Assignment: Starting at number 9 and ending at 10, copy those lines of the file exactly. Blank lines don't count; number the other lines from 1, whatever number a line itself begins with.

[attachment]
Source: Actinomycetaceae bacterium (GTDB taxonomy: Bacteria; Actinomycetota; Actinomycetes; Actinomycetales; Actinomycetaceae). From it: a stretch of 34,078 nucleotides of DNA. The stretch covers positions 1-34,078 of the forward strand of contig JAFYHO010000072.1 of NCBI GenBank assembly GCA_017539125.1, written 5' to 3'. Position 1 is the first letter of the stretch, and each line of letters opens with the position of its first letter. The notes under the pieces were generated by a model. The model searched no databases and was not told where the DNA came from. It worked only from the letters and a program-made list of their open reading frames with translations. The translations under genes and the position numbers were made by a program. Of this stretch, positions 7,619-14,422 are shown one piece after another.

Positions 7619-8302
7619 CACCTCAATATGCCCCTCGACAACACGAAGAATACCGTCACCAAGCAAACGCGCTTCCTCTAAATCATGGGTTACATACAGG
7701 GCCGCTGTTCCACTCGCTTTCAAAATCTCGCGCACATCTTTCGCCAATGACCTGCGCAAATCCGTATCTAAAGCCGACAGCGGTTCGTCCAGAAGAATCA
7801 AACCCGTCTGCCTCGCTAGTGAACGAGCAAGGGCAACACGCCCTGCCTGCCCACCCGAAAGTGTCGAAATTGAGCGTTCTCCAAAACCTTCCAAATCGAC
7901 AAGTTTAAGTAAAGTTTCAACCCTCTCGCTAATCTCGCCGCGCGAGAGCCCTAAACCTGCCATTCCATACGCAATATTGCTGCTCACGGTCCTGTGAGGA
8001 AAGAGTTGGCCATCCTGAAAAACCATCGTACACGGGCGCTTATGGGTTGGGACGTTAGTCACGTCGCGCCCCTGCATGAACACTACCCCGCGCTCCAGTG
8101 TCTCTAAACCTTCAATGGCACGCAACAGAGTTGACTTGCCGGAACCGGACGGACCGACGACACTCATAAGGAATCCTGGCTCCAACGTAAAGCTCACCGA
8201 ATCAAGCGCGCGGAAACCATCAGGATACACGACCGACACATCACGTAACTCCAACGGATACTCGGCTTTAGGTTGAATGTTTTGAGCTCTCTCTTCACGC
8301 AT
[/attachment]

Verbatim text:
8201 ATCAAGCGCGCGGAAACCATCAGGATACACGACCGACACATCACGTAACTCCAACGGATACTCGGCTTTAGGTTGAATGTTTTGAGCTCTCTCTTCACGC
8301 AT